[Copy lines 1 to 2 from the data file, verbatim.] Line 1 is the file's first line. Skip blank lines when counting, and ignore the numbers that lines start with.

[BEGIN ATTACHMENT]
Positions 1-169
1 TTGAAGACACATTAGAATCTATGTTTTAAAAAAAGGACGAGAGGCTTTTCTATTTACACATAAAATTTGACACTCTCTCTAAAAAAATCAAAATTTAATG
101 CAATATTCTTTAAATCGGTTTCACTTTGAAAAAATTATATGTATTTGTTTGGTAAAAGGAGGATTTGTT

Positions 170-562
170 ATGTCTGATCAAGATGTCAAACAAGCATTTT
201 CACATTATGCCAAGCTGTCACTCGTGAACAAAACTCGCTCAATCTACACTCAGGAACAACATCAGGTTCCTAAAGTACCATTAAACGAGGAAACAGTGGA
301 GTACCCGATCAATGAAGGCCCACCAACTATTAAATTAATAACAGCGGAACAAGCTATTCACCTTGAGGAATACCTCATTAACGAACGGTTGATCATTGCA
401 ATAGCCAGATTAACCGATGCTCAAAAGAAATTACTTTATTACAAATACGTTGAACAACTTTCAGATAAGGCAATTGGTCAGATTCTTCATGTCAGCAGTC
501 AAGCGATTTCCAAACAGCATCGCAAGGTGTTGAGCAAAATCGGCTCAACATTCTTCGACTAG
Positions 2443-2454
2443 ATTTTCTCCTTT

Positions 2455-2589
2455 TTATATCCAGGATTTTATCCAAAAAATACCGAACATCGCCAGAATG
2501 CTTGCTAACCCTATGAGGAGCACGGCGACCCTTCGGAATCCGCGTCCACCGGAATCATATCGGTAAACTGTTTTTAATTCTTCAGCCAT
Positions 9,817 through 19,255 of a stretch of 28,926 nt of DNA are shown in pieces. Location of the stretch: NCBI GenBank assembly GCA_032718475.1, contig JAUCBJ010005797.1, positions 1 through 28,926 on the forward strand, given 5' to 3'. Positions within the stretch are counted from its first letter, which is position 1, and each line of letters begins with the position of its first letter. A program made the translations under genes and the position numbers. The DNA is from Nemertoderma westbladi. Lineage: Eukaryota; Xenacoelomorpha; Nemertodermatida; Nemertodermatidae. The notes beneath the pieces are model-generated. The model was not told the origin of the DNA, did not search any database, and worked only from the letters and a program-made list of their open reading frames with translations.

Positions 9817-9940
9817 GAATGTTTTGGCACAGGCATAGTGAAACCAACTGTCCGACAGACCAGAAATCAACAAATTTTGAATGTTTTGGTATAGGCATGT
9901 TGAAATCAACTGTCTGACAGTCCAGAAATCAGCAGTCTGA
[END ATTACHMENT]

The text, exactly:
Positions 1-169
1 TTGAAGACACATTAGAATCTATGTTTTAAAAAAAGGACGAGAGGCTTTTCTATTTACACATAAAATTTGACACTCTCTCTAAAAAAATCAAAATTTAATG